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Mentor Matters: Synthetic vision 101Mentor Matters: Synthetic vision 101

Knowing where you're going

By Neil Singer
I don’t really fly in the mountains much, so I don’t need synthetic vision. I’ve lost count of how many times I’ve heard this sentiment echoed by pilots flying an aircraft with a flight deck that could support synthetic vision, but that hasn’t yet been upgraded to enable it.
Turbine Pilot Synthetic Vision
True synthetic vision has its attributes, as when commanding the pitch and bank to fly to avoid high terrain (above). But it’s also a valuable tool in carrying out precise descents in both visual and instrument conditions.
Photography by Mike Fizer

Given that many of the promotional screen shots the manufacturers distribute to herald the utility of their synthetic vision technology prominently feature red mountain tops mere seconds away from the aircraft, it’s understandable that some pilots see the value of synthetic vision in helping prevent controlled flight into terrain (CFIT) accidents. But even though synthetic vision is a powerful tool in helping prevent CFIT accidents, a pilot who exclusively flies in the flatlands can benefit tremendously from knowledgeable use of this technology.

Best of all, the main benefits of synthetic vision come to the pilot without any action required—no button-pushing or knob-twisting needed. Synthetic vision is always actively pushing useful information to aid the pilot’s situational awareness; pilots need only train their eyes and mind to perceive and use it. The first step toward extracting full value from synthetic vision is to understand the information presented.

Turbine Pilot Synthetic Vision

The angle to the runway is shown by the location of the threshold on pitch scale. When the runway threshold sits 3 degrees under the zero pitch line (1), the aircraft is on a 3-degree path. A pilot can quickly tell if too low (2) or too high (3) by looking at the relationship between the runway symbol and zero pitch line. (Flight path markers not shown to eliminate clutter.)

The aircraft in (4) (red line in 6) is on a 4-degree angle to the runway, descending to the threshold (as shown by the flight path marker). The aircraft in (5) is on the same 4-degree angle, but this time the pilot is descending aggressively enough (blue line in 6) to intercept the desired 3-degree path (green) before the runway.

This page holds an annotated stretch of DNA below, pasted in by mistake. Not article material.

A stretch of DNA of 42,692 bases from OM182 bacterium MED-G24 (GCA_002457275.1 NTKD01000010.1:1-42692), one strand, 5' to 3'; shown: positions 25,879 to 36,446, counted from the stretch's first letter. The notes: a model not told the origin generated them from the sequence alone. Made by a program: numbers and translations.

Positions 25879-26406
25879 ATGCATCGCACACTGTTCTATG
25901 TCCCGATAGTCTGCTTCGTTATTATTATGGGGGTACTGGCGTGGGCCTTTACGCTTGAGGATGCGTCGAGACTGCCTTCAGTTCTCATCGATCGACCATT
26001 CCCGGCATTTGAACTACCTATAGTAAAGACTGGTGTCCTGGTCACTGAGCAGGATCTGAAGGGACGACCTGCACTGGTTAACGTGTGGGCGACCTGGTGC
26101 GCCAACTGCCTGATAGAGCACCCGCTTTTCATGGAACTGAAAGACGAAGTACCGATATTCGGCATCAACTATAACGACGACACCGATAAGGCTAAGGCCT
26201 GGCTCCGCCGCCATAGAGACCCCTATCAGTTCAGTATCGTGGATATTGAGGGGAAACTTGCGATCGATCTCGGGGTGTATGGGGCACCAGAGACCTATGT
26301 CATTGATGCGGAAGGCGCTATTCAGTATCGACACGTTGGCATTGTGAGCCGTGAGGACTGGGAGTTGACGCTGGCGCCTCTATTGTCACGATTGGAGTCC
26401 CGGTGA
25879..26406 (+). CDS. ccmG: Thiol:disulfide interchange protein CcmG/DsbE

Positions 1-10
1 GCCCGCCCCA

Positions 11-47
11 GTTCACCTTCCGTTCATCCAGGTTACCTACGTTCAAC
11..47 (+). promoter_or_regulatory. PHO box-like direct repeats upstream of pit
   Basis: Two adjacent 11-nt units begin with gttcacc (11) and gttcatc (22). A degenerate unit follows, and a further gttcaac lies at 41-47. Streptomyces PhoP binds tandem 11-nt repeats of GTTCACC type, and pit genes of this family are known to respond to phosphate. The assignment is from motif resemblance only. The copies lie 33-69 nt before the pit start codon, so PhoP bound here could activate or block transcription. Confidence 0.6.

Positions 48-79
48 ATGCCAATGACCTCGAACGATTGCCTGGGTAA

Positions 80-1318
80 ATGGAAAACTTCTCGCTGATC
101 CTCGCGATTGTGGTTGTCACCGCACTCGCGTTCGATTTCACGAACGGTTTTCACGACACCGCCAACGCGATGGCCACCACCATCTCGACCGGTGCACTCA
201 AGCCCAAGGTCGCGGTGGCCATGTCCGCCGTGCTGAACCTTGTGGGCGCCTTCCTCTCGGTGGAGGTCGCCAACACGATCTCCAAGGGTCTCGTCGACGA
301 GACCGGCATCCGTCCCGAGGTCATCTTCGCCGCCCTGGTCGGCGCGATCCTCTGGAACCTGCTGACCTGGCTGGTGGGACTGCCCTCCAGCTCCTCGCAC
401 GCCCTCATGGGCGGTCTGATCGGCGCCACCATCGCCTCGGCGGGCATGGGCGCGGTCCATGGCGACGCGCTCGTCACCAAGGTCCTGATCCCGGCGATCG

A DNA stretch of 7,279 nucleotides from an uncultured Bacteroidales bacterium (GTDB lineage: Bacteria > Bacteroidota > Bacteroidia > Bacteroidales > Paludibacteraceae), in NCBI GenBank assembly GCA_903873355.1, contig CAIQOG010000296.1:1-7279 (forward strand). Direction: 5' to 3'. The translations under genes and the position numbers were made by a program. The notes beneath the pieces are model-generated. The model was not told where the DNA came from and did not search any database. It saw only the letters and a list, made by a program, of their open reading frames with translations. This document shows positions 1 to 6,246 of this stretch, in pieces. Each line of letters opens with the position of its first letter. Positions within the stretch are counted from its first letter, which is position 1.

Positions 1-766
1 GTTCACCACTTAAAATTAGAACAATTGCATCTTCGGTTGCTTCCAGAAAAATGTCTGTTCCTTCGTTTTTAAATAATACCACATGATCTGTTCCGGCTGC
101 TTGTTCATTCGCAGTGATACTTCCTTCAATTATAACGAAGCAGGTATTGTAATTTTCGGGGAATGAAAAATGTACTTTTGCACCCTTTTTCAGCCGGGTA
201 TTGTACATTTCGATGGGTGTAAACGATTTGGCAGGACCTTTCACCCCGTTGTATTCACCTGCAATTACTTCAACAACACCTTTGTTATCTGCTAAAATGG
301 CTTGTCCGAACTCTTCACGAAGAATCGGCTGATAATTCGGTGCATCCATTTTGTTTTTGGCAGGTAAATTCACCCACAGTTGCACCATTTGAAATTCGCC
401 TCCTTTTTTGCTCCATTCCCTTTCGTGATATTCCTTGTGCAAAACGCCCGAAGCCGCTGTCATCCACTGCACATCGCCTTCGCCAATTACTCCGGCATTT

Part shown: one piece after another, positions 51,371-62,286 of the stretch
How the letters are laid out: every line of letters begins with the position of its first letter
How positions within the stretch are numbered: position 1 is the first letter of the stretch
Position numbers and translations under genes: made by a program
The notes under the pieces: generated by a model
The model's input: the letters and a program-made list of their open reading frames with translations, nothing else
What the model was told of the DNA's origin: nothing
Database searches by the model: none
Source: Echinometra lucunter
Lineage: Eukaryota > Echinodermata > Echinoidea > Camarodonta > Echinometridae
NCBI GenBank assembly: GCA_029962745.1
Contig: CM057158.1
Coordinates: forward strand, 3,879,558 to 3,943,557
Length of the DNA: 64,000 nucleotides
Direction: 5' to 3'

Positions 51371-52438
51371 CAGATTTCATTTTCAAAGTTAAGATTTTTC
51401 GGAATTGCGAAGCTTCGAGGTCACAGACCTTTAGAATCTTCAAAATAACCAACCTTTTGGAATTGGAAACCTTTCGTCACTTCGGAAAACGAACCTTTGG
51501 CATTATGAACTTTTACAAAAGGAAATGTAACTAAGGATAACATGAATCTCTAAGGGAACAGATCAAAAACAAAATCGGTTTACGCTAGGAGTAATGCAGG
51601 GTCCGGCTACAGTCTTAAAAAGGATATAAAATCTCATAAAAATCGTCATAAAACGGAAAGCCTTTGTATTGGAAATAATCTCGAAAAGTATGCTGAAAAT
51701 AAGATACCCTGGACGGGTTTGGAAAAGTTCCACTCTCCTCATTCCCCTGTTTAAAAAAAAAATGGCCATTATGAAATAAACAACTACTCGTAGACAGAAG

Turbine Pilot Synthetic Vision

(7) By activating an approach with vertical guidance and ensuring the FPM is centered over a pathway box, the pilot is guaranteed to turn final on the desired glidepath.

(8) the FPM shows the localizer will be intercepted before the glideslope, as the pathway boxes have not begun descending yet at the point of intercept.

(9) here the FPM shows the glide-
slope (as outlined by the pathway boxes) will be below the aircraft when the localizer is intercepted—a better vector is needed.

Illustrations by Charles Floyd

The prominent zero pitch line is what it sounds like, but understand that it’s different from the horizon, and will be drawn above the horizon on the primary flight display (PFD). At sea level, the horizon will be very near to the zero pitch line, while at 45,000 feet it is roughly 3 degrees below the zero pitch line. In fact, the horizon sits so far below the reference zero altitude that traffic passing 1,000 feet under your airplane can at times be perceived as being above your altitude when far away, as the brain interprets the horizon to be at “zero” relative to the eye.

Next is the single most useful symbol on the synthetic vision display: the flight path marker (FPM). In contrast to the aircraft symbol on the PFD—which shows the attitude of the aircraft in pitch and roll, or where the aircraft is pointed—the flight path marker shows where the aircraft is going, both vertically and laterally. The marker is updated several times per second, and the pilot can instantly compare where the flight path marker sits relative to the zero pitch line to determine the aircraft’s state of climb or descent. As an example, steep turns flown with synthetic vision are a snap as long as the pilot adjusts pitch to maintain the flight path marker precisely on the zero pitch line.